Another World

An elite couple
dancing on the beach.
Raindrops cannot
dampen spirits.
Nor show they a care
to butler and maid
whose umbrellas
attempt to shield them.
Selfishly the waltz

Little maid, as I muse
so like my mother.
Did you get a chill?

Benita H. Kape (c) 11.1.2022

Notes: This poem is based on a famous Scottish painting
by Jack Vettriano named “The Singing Butler.”
Self taught Jack Vettriano faced much snobbery.

Today for: We are to write a quadrille incorporating the word “muse.” I muse often on my mother and the very different life she had.


Theresa May Dances to Abba


4338.jpg Theresa May dancing. photo credit Stephen Rousseau

Conservative Entry – Theresa May  —-  photo credit: Stephen Rousseau

Theresa May Dances to Abba


I once wrote “I couldn’t imagine

Theresa May hugging one of the Lions”

(as in members of the English football team).

But I’ll take that back because today

she is all over our TV screens

as she comes on stage dancing

to Abba; The Dancing Queen. (Her moves

are much improved upon since her African visit.)

So that Philip gives her a hug. But then,

being her husband, he’s allowed. And it

comes nowhere near dancing through

a wheat field as a child. It’s more than

a dry background shot. It’s the real deal. The lady

who was left with a kettle of worms while Boris

now dances in a field of dry grass; a real pain.


So dance Theresa May, woman

at England’s helm. Has Jacinda,

that laidback young woman from the Colonies,

shown you the laidback/lead-the-way edginess

as we move down the twenty-first century?


With dancing and babies, the women

are bringing reality to politics.


Benita H. Kape © 6.10.2018


A Thousand Reaching Arms – NaPoWriMo 2017, day sixteen – prompt: after Ross Gay


Backyard seat 2013

The Back Garden, no problem


A Thousand Reaching Arms of Jasmine Creeping


Haeri mai; welcome friends, any who enter

my front gate. Along the footpath

you will see

an overgrowth;


which are also known

as Lily of the Nile, yes,

they have engulfed the border against the fence line:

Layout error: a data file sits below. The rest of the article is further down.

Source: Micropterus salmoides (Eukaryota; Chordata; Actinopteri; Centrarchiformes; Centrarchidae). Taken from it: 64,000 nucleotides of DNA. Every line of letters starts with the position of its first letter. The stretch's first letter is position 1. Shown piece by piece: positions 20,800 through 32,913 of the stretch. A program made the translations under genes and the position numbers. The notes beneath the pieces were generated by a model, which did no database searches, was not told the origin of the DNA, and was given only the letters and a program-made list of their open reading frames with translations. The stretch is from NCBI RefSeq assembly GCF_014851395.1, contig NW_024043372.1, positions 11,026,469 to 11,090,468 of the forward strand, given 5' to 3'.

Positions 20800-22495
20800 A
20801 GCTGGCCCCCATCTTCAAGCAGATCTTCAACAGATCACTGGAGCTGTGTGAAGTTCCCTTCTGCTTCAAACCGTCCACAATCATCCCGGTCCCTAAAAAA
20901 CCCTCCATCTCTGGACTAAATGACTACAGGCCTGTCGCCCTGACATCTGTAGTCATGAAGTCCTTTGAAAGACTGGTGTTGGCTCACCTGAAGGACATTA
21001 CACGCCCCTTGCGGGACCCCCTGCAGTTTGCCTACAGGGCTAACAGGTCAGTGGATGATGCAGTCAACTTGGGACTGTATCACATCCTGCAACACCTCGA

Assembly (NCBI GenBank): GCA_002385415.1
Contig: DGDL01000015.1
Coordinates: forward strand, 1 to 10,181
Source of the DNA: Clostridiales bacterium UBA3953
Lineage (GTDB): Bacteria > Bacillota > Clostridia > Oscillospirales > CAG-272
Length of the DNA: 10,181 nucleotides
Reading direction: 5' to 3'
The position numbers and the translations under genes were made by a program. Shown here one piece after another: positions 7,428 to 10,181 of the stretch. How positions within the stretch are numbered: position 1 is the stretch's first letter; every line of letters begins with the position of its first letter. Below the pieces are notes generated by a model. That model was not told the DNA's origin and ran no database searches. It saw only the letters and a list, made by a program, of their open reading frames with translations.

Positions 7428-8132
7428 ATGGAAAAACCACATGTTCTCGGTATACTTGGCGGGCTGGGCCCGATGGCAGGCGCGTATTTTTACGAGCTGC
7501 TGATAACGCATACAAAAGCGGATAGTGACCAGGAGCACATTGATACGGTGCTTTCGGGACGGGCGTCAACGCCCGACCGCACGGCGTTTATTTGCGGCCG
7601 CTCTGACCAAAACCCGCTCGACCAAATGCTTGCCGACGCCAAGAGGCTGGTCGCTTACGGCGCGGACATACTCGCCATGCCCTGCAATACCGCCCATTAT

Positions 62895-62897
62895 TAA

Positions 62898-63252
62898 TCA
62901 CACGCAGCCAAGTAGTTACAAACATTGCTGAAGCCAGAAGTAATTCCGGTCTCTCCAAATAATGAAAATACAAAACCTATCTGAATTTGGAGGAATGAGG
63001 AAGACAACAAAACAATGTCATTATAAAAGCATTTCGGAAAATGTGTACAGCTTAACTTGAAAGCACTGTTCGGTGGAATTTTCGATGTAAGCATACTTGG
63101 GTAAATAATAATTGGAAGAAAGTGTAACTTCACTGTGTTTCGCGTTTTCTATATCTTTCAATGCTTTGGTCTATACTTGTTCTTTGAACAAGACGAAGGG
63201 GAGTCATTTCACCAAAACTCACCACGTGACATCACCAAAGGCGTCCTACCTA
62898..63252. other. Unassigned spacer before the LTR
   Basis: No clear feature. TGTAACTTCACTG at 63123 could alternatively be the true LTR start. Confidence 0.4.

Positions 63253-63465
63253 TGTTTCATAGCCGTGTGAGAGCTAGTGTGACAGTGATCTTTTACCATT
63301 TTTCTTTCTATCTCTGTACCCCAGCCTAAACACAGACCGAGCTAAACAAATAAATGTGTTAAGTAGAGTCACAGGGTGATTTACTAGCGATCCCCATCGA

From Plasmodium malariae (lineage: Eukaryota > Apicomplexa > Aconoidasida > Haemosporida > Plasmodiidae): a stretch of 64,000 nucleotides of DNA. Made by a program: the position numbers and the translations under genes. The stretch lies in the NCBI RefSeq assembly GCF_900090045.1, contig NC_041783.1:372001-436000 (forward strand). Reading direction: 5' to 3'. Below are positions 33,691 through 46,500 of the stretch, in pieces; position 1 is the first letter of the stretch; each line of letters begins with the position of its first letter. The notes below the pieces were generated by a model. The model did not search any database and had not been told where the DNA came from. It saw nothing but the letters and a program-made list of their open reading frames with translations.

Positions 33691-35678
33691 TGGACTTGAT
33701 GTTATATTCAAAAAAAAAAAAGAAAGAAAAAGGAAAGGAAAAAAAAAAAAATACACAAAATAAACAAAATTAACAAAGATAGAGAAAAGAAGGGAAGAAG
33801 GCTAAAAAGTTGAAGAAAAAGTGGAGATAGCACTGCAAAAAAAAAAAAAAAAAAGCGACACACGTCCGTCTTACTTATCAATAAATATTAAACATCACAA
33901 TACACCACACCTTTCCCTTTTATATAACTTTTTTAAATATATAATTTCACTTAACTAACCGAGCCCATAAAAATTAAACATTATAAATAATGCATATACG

but it is the Jasmine creeping entwining over

and beneath their feet; who reaches out for the street.

It is she who has gained a highlight.

We must trim it. Cut it back from any further advancement.


Dear friends, Even as I go to check

Jasmine sweeps out one of a thousand arms.

I could say I fall for Jasmine. Of course, I do.

I almost tripped, my ankle grasped by this trailing footpath vestment

She has breathed new life, entwined around

the camellia, happy to strangle,

fresh after warm late summer/

early autumn rain.

But she, who is responsible

for an obnoxious compliance notice; the one,

so recently placed in my letter box by the City Environment officer.

“Clear your footpath. I will be back in two weeks,” he says.

Well, yes Sir I will do this in between writing poems.

Poems for Jasmine, camellias, oranges and lemons, cherry trees

and Irises. And dancing; dear friends,

when I have complied with the officers’ compliance

we will dance on my green lawn,

or maybe we will dance every morning at dawn

to ease the burden, not reminding ourselves

of this irreverent caution. But I suppose we cannot

let jasmine take over the world. Perhaps no cars

could travel down the street for jasmine, certainly

not old folks walking or children on tricycles.


We are coming into

our season the camellias claim.

Strong slender vines ramble through every branch;

sharp shiny green camellia leaves,

and smaller slim Jasmine leaves advertising prosperous growth for both.

Make a little room please; camellia and autumn roses whose thorns

are beautiful and have their own conversation.


I wait for the bright pink, brilliant many shades of red;

two variegated bushes pink/red/white,

a growing hedge of winter-flowering camellias.

With clipper and spade we shear away a tangle of wiry tendrils;

dear Jasmine, we are now in compliance.


The rude good health of lemon tree and orange. Cherry trees,

almost ready for their winter hibernation. Irises bulbs were split:

spread now their rigid leaves and make me want to sing for the spring

which we will welcome in the months ahead;

many winter months ahead.

Already the birds

give us a good report

They never tangle with Jasmine.  So I find

myself dancing from tree to tree, communications

for the joy of a garden and a recent and ready safer entry;

no tendrils to hesitate our footpath stroll.

Dear friends, enter at my gate. You many

not smell Jasmine at every turn

but you will be dancing. Dancing

in the garden for camellias and birds.

Dear friends, enter at my gate. You too

may sing as you enter. Haeri mai. Everything is ka pai.


Benita H. Kape © 16.4.2017


* Haeri mai –  welcome

* ka pai       –   all is good

And now for our prompt (optional, as always). Today I challenge you to take your inspiration, like our featured interviewee did in the chapbook she co-authored with Ross Gay, from the act of letter-writing. Your poem can be in the form of a letter to a person, place, or thing, or in the form of a back-and-forth correspondence.